The group listed numerous flaws and problems that need to be addressed with how the DOT handles oil trains, including allowing outdated tankers to keep carrying crude for 10 more years; allowing trains to move at much faster speeds in areas that are not considered major cities, such as rural areas with sensitive wildlife or even small towns; failing to impose the 40 mile-per-hour rule on trains hauling less than 35 tanker cars (a huge loophole in the new rule); allowing the industry to merely “retrofit” old tankers instead of replacing them; and allowing the rail industry to add 7,000 new tankers to U.S. railways next year, without bothering to remove the current outdated ones from rotation.

Matt Krogh, a campaign director with ForestEthics, said that even the imperfect regulations that currently exist “arrive years late and with the sticky fingerprints of an army of oil lobbyists all over them. We don’t need extreme tarsands and Bakken crude oil, and these trains are simply too dangerous for American tracks.”

And the 40 mile-per-hour ‘slap on the wrist’ doesn’t even begin to address the potential harm posed to ecosystems and water sources that are far outside the big cities, environmentalists note. “Oil trains derail, spill, and explode with frightening regularity, all while passing along and over our waterways,” said Marc Yaggi, executive director of Waterkeeper Alliance. “It’s time for the federal government to defend and protect our communities and waterways with the same vigor they have shown in promoting the fossil fuel and transportation industries.”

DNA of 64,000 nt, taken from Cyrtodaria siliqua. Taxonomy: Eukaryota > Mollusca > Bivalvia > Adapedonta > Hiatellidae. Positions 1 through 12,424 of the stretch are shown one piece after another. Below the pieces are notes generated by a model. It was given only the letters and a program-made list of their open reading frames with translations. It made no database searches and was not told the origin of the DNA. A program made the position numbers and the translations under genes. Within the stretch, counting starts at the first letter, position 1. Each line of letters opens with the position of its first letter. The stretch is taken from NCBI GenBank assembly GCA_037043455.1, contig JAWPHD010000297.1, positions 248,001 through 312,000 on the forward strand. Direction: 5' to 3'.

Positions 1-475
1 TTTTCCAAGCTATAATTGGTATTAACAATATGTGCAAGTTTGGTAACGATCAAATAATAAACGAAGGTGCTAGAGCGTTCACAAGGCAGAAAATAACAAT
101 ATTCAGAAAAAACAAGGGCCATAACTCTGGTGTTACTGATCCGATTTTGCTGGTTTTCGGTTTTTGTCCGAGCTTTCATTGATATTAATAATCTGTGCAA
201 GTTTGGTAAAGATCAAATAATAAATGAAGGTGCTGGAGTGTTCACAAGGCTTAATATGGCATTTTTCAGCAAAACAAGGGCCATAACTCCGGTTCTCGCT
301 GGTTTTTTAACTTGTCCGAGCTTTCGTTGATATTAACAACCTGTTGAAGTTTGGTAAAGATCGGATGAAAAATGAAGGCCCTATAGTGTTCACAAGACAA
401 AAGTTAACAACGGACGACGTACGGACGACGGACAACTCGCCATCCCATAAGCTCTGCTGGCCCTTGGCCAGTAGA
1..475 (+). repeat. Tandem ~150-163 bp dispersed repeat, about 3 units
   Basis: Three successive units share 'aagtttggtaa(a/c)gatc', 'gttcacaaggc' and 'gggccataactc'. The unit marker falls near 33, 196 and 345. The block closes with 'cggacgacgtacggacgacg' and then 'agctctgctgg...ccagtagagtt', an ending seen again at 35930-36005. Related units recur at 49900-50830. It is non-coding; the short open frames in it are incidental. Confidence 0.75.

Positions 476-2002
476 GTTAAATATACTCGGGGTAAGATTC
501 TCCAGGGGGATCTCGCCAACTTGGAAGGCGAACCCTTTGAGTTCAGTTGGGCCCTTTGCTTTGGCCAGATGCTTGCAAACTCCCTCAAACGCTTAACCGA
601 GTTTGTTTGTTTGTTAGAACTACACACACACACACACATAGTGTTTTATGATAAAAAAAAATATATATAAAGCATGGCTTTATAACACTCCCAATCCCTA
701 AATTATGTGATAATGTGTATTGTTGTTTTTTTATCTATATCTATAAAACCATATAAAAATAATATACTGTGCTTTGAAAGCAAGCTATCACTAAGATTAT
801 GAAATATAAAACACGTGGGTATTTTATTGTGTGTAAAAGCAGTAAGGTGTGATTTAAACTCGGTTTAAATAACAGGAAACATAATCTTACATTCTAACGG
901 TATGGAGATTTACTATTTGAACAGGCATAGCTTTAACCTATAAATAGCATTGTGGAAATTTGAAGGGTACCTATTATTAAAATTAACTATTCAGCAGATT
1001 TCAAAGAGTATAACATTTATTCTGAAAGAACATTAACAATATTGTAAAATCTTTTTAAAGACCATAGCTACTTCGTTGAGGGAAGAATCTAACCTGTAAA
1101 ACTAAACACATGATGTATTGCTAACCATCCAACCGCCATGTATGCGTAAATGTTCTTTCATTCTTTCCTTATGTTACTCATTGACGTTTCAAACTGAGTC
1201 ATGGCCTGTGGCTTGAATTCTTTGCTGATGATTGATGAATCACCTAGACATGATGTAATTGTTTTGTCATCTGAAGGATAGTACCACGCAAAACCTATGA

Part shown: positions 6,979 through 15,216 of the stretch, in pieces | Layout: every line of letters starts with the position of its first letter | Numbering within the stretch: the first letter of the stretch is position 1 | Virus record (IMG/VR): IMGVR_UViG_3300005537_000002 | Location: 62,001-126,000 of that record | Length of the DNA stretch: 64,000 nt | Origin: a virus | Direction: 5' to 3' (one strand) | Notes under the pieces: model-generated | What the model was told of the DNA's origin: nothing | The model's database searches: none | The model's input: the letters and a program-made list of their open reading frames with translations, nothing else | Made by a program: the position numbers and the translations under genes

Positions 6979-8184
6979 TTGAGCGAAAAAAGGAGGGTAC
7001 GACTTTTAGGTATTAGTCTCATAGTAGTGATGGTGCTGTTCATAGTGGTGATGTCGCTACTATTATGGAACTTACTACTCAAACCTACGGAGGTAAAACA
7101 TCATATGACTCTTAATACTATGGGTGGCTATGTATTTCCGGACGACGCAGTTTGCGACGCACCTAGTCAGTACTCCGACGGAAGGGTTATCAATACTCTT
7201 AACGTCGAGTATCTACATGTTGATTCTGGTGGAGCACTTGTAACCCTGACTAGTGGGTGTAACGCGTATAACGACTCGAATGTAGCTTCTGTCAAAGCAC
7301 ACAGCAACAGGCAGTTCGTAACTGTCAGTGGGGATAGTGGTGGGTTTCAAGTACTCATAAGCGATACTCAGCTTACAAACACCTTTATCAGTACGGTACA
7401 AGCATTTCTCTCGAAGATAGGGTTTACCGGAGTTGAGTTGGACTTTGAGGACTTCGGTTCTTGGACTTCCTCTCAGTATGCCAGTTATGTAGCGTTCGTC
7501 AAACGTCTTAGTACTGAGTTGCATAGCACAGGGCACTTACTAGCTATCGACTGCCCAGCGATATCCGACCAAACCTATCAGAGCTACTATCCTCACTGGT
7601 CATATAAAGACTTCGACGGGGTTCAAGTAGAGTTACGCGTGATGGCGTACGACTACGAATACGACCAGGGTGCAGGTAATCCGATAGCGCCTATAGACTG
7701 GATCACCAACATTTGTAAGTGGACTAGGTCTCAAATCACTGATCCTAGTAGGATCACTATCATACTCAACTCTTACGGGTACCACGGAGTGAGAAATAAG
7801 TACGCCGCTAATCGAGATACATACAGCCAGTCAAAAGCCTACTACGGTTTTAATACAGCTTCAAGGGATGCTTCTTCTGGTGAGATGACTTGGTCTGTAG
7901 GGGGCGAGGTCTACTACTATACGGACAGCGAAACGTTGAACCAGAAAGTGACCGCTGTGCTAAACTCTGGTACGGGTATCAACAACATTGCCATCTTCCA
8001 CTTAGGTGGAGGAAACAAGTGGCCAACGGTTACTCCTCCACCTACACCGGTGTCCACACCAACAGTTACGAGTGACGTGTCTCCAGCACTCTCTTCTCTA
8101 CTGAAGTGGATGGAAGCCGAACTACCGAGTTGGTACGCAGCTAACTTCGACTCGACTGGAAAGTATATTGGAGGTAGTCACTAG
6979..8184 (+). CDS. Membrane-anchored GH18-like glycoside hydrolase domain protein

One of the coalition’s criticisms was the rail industry’s penchant for maintaining the constant usage of older tanker cars, when those models are problematic and long past their expiration dates. But as the North Dakota disaster has shown, even a full upgrade to modern cars cannot change the fact that oil-by-rail transport is a deadly activity. Amy McBeth, spokesperson for BNSF railway, inadverdantly gave voice to this harsh truth, when she confirmed that the train that derailed in Heimdal consisted of the newer tanker cars. “The cars involved in the incident are the CPC-1232 models,” she remarked.

“The [current] oil train rules are obsolete before the ink is even dry,” said ForestEthics’ Paglia. “The new rules would not have prevented this.”

Yaggi concluded, “Explosive oil trains present a real and imminent danger, and protecting the public and waterways requires an aggressive regulatory response. We hope our challenge will result in a rule that puts the safety of people first.”

Photo: The explosion that rocked the town of Heimdal in North Dakota.   |  Curt Bemson/AP


CONTRIBUTOR

Blake Skylar
Blake Skylar

Blake is production manager, responsible for the assembly of the PW home page. As a writer, he has also covered issues including the BP oil spill in New Orleans and the UN Climate Conference in Paris, earning him awards from the IWPA and ILCA. He lives in Illinois and frequently visits his home state of New Jersey. He likes cats, red wine, books, music, and nature. Using the pen name "Blake X," he writes a blog that can be found at blakedeppe.com.